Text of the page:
/‘Dune Pt. 2’ proves why we’re in a renaissance  
Promotional material for "Dune Part 2."

‘Dune Pt. 2’ proves why we’re in a renaissance  

By Carter James 

I could be seeing it for a third time instead of writing this review. 

People in high school thought I was crazy when I referred to “Dune Pt. 1” as, “the film of the decade.” “Dune Pt. 2” puts the “Dune is boring” crowd to shame. We’re in a film renaissance, and director Denis Villeneuve is one of its heralding artisans. 

I know it seems like I’m always calling a big blockbuster the best thing since sliced bread, but the “Dune” movies are entirely different. These are cinematic expressions of the highest order, pushing the boundaries of storytelling and spectacle to deliver something you only see once in a generation. “Star Wars,” “The Lord of the Rings,” “Harry Potter,” “Dune.” What do they all have in common? Sci-fi/fantasy epics? Sure. What made them pop culture touchstones though, was the verisimilitude of filmmaking on display. They’re all-encompassing and immersive experiences, that left a lasting mark on us all. “Dune Pt. 2” shook me to my core. 

I’m righting my wrongs of only seeing “Dune Pt. 1” in theaters once during the original release by seeing “Pt.2” at least four times. Yes, I’m addicted. I need this. It’s not every day insane movies come out. If cinema is a feeling, then I felt every single hit, thump, blast and musical cue in this film.  

What does it mean for a film to be immersive? Are we captivated by the visuals? Connected to the characters? Assaulted by the sound? Immersion can mean all of these things, but what it means is believing in it. Arrakis isn’t just another CGI wasteland or poorly blended background. It’s a conquest. A rebellion. A war. A rise. A fall. Because I connected with the characters in “Part 1,” I’m with them every step of the way. I have no problem with being fully focused in a theater, but when I watch “Dune Pt.1 & 2,” it’s like I’m not even there.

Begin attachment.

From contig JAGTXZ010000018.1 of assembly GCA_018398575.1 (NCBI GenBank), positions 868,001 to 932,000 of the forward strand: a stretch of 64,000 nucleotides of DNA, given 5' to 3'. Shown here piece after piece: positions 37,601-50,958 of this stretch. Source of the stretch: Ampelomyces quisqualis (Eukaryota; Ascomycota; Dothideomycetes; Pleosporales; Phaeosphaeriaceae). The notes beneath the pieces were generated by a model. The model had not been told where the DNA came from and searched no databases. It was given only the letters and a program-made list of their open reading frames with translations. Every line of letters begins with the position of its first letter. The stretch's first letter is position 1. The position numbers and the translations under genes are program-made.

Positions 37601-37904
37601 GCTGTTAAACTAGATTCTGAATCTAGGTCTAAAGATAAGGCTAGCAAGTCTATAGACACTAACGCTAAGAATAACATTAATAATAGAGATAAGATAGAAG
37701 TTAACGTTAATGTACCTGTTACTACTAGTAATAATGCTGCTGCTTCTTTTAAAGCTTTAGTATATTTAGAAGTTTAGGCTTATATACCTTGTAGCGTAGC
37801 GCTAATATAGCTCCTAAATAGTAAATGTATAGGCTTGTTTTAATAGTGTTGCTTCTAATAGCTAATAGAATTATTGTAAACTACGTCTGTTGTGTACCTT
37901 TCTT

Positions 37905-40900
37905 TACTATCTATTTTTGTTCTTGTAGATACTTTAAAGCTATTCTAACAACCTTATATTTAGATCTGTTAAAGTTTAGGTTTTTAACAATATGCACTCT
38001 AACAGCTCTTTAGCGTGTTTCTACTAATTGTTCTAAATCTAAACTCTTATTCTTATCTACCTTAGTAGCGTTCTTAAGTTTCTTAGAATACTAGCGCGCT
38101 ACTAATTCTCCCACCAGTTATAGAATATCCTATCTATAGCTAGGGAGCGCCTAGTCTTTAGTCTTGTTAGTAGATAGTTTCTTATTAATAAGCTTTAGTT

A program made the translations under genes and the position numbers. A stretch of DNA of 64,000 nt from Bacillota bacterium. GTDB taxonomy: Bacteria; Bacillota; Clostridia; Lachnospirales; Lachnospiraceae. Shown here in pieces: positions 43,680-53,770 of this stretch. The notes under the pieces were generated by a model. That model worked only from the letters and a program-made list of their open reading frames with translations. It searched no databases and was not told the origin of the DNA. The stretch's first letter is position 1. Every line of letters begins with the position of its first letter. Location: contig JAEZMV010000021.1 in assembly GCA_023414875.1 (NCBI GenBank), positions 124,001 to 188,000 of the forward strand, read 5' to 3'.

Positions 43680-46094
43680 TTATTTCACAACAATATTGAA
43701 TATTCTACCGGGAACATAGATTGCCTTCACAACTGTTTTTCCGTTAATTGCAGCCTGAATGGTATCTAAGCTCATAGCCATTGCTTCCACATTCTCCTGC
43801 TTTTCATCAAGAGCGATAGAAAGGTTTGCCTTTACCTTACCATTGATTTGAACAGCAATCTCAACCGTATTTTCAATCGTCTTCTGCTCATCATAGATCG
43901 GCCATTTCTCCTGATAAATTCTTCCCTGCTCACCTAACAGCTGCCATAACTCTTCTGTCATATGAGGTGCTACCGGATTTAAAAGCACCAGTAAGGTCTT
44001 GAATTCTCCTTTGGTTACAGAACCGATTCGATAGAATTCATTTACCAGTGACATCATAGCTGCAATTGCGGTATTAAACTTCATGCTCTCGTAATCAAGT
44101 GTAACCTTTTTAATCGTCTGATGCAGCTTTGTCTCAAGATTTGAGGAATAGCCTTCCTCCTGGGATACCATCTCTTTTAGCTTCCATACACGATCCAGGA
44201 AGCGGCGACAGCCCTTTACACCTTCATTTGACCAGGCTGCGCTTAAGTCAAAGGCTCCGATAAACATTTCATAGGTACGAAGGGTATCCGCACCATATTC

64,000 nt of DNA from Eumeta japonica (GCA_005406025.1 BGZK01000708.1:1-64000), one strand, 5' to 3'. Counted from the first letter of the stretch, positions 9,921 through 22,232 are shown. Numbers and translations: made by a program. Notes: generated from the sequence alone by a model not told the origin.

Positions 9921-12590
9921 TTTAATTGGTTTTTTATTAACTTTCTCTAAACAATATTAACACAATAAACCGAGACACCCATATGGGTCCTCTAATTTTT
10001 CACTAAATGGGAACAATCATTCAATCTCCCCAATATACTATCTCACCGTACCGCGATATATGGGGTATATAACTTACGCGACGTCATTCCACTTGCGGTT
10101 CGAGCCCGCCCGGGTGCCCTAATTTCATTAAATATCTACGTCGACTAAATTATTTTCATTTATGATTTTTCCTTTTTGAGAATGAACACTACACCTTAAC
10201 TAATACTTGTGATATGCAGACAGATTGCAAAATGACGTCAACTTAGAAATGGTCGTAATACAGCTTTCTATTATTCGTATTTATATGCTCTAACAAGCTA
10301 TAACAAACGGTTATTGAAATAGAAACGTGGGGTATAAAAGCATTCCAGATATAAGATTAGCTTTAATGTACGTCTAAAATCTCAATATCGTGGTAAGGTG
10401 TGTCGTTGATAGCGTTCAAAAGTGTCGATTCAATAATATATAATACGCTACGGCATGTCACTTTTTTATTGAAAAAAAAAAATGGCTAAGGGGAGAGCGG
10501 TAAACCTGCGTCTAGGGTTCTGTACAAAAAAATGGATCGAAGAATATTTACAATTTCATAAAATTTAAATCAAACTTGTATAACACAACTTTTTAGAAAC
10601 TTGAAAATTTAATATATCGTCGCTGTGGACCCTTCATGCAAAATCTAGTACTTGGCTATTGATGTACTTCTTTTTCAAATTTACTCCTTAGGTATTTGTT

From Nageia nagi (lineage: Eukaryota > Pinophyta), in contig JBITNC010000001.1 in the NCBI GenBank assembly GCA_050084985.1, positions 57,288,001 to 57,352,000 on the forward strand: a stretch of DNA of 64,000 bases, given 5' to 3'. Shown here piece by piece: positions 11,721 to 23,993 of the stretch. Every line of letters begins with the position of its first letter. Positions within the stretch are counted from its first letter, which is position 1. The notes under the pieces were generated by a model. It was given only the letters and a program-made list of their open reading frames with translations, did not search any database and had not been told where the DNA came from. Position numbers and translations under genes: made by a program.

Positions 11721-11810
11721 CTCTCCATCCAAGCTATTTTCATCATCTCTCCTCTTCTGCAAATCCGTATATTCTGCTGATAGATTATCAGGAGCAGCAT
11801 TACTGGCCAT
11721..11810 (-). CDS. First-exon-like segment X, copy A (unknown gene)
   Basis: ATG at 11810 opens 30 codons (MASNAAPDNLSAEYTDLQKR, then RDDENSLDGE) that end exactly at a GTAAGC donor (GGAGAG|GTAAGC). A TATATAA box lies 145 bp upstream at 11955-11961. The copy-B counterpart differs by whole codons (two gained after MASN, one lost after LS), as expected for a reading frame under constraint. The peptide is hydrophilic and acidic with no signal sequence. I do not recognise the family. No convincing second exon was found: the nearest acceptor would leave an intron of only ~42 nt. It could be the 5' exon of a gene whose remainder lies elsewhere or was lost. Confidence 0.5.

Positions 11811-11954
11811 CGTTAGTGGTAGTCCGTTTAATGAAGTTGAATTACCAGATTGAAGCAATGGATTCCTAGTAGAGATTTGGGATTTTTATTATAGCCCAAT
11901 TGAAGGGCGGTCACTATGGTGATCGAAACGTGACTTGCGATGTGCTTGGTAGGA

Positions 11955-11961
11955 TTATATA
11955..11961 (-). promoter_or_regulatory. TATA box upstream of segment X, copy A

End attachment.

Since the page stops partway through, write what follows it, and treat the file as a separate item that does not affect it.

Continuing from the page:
At the center of “Dune Pt. 2” is a battle of power and love. Our young protagonist, Paul Atredies is grappling with destiny as he goes on a path of ascendency. He’s driven by revenge and defies the concepts of human will. As he proves his strength as a skilled fighter amongst the indigenous Fremen, he finds himself grappling with visions of war and rumors of being a messiah. But this is no traditional hero’s journey, because there are no heroes in war.  

Despite all these conflicting feelings, one thing is certain for Atredies: he is convicted. He’s convicted to Chani, his love. He’s convicted to bringing down House Harkonnen, those who killed his father and destroyed their house. He’s convicted to freeing the planet Arrakis, by becoming a Fedykin fighter. Most of all, he’s convicted to his dreams. The story of Atredies is not of triumph, but tragedy. 

Sci-fi is political. Anyone who tells you otherwise is dead wrong. The story of “Dune” is a game of power. House Atredies is positioning itself to use the Fremen as fighters for a revolution. House Harkonnen seeks to control Arrakis for spice. The Imperium seeks to tie up loose ends. The Bene Gesserit wants to keep them all under their thumb. These names may not mean anything now, but they’re key to understanding that this isn’t a good versus evil story. How can good intentions be political?  

Religion is a reoccurring motif in this film. Not to push a belief, but to convey how those in power use it to manipulate and oppress the weaker man. This is all to say Atredies can believe he’s well intentioned, but because he’s a politician, he’s a pawn in a more powerful entity’s plan—whether he realizes it or not.